Media, namely images and video, account for over 70% of the bytes downloaded for the average website. In terms of download performance, eliminating media, and reducing file size is the low-hanging fruit. This article looks at optimizing image and video to improve web performance.
|Prerequisites:||Basic computer literacy, basic software installed, and basic knowledge of client-side web technologies.|
|Objective:||To learn about the various image formats, their impact on performance, and how to reduce the impact of images on overall page load time.|
This is a high-level introduction to optimizing multimedia delivery on the web, covering general principles and techniques. For a more in-depth guide, see https://images.guide.
Why optimize your multimedia?
For the average website, 51% of its bandwidth comes from imagery, followed by video at 25%, so it's safe to say it's important to address and optimize your multi-media content.
You need to be considerate of data usage. Many people are on capped data plans or even pay-as-you-go where they are literally paying by the megabyte. This isn't an emerging market problem either. As of 2018, 24% of the United Kingdom still use pay-as-you-go.
You also need to be considerate of memory as many mobile devices have limited RAM. It's important to remember that when images are downloaded, they need to be stored in memory.
Optimizing image delivery
Despite being the largest consumer of bandwidth, images load asynchronously so the visitor can see the page as they download and therefore, their impact on perceived performance is far lower than many expect. However, images are mostly used for content, so it's important that a visitor can see them as soon as possible for a good experience.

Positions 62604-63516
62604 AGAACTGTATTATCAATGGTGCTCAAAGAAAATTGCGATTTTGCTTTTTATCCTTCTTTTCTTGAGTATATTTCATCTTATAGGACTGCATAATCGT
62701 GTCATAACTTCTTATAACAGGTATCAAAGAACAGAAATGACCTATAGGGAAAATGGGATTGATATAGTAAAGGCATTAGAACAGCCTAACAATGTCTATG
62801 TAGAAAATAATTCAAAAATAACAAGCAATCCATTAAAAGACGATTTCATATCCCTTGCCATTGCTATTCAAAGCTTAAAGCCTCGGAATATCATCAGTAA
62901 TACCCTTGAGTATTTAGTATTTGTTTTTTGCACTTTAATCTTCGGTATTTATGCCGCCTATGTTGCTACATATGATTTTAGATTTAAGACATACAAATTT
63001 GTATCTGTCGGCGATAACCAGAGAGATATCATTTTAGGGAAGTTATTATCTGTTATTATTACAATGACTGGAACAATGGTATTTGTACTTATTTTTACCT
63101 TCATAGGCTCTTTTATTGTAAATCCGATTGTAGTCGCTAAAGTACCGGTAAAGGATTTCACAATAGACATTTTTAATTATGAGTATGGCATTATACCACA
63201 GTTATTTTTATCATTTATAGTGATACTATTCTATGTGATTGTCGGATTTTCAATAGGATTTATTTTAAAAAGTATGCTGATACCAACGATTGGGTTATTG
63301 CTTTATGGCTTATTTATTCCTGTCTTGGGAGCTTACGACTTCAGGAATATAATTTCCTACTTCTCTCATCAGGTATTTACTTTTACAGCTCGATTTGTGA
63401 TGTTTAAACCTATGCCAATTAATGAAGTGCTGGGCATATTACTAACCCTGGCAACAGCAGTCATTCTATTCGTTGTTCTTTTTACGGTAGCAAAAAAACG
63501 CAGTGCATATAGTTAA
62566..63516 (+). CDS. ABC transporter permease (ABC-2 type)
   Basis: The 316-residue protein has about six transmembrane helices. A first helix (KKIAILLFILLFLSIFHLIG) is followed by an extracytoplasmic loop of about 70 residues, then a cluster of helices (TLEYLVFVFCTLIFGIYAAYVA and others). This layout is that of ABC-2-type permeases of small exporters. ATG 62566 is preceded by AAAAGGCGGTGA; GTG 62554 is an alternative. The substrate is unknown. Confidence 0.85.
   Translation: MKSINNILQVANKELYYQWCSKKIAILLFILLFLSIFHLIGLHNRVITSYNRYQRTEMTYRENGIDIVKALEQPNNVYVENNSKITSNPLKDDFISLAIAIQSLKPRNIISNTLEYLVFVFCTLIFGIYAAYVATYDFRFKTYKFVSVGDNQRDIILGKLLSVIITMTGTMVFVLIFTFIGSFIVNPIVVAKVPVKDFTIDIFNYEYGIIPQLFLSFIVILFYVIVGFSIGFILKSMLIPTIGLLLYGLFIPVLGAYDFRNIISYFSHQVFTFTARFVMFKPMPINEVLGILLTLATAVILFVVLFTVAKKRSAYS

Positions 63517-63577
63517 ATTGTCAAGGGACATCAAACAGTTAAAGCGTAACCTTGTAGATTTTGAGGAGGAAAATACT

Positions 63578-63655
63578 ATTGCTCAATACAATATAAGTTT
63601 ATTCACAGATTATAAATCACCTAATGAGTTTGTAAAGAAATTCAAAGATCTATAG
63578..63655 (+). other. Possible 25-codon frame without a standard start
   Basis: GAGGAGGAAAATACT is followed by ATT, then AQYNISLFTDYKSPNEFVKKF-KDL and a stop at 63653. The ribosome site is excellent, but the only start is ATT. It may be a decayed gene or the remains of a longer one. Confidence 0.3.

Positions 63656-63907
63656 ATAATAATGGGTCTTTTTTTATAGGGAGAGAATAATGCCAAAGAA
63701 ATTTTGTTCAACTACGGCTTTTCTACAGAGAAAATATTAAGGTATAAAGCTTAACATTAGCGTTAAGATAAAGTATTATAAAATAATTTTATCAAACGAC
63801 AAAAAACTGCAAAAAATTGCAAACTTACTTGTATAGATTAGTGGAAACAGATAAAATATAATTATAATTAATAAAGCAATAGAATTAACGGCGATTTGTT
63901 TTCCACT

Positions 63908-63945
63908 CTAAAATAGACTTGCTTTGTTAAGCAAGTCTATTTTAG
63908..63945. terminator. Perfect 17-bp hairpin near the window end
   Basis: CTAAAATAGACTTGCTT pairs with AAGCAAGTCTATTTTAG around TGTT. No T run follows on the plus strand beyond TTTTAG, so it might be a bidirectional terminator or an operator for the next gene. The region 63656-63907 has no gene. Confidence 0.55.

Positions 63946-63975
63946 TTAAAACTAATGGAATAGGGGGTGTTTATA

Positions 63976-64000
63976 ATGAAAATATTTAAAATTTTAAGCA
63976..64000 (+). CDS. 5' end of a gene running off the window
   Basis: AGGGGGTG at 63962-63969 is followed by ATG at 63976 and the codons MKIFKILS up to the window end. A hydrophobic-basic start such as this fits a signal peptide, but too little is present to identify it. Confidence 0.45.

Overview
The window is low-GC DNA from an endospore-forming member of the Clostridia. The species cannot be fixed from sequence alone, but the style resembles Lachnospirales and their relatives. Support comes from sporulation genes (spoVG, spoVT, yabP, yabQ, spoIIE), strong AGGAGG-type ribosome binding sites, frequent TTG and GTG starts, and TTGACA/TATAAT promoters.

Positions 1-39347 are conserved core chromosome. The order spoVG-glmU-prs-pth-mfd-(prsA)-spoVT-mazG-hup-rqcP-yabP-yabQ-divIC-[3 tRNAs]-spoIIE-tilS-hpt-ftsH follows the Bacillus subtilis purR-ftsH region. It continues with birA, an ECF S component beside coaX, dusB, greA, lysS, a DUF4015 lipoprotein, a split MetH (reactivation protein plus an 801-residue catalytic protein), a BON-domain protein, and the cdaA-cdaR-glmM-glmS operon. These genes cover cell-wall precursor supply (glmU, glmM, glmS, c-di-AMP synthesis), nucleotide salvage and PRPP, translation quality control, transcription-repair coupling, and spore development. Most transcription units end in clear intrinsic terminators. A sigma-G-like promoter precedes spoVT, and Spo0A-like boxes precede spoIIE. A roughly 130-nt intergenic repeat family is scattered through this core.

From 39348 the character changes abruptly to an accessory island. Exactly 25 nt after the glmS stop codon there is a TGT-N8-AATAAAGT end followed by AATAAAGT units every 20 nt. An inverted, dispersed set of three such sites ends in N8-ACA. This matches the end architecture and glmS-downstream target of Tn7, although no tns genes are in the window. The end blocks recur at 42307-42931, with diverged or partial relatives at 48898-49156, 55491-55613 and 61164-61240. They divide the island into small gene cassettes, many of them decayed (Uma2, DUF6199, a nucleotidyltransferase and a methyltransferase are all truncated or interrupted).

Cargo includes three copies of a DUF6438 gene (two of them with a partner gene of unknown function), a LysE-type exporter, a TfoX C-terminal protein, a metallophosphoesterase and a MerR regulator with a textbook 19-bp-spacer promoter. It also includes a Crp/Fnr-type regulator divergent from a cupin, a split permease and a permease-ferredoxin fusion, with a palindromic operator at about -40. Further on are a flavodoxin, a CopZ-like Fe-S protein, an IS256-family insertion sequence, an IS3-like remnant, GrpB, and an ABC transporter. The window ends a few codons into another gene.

lazyload attribute that is currently in the experimental phase.
Beyond loading a subset of images, next you should look into the format of the images themselves:
- Are you loading the most optimal file formats?
- Have you compressed the images well?
- Are you loading the correct sizes?
The most optimal format
The optimal file format typically depends on the character of the image.
The less colors an image has and the less photographic it is, the better it is to use the SVG format. This requires the source to be available as in a vector graphic format. Should such an image only exist as a bitmap, then PNG would be the fallback format to chose. Examples for these types of motifs are logos, illustrations, charts or icons (note: SVGs are far better than icon fonts!). Both formats support transparency.
PNGs can be saved with three different output combinations:
- 24 bit color + 8 bit transparency — offer full color acurracy and smooth transparencies at the expense of size. You probably want to avoid this combination in favor for WebP (see below).
- 8 bit color + 8 bit transparency — offer no more than 255 colors but maintain smooth transparencies. The size is not too big. Those are the PNGs you would probably want.